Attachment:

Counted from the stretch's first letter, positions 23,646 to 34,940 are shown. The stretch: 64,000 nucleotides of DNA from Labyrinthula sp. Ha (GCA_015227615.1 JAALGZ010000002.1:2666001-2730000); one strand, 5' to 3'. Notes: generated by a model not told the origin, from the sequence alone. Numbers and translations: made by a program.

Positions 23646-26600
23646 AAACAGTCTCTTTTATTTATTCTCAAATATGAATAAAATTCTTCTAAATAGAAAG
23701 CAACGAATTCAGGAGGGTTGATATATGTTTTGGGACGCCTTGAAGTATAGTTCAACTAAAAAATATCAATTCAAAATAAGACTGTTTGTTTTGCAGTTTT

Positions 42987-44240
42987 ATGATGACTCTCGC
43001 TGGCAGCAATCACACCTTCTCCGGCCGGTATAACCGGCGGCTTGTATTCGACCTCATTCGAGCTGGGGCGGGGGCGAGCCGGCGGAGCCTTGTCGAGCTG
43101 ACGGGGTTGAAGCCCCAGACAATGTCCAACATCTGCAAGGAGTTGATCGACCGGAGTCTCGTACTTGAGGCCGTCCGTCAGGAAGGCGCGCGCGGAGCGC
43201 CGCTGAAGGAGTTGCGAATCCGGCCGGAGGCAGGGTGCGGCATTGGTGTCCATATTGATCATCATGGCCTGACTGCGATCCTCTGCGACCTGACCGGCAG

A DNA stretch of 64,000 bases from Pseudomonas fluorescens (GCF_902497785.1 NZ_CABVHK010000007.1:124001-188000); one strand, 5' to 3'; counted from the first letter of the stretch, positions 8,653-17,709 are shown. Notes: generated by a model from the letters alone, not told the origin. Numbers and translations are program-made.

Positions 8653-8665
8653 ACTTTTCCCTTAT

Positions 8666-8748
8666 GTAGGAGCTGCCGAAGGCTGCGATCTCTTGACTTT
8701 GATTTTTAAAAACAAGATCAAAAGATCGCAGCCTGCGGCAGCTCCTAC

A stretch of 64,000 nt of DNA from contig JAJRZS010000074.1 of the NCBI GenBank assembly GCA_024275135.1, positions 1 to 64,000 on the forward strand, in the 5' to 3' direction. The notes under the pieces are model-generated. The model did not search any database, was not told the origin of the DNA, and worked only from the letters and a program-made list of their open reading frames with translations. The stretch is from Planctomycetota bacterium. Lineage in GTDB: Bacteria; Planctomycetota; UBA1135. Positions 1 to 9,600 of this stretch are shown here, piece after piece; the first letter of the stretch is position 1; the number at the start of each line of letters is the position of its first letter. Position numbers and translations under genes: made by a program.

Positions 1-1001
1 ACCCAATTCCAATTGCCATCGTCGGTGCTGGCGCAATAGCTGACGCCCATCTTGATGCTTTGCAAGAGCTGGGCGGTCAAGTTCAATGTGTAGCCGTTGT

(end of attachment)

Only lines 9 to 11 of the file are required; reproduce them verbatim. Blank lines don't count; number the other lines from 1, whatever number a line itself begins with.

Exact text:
43201 CGCTGAAGGAGTTGCGAATCCGGCCGGAGGCAGGGTGCGGCATTGGTGTCCATATTGATCATCATGGCCTGACTGCGATCCTCTGCGACCTGACCGGCAG

A DNA stretch of 64,000 bases from Pseudomonas fluorescens (GCF_902497785.1 NZ_CABVHK010000007.1:124001-188000); one strand, 5' to 3'; counted from the first letter of the stretch, positions 8,653-17,709 are shown. Notes: generated by a model from the letters alone, not told the origin. Numbers and translations are program-made.

Positions 8653-8665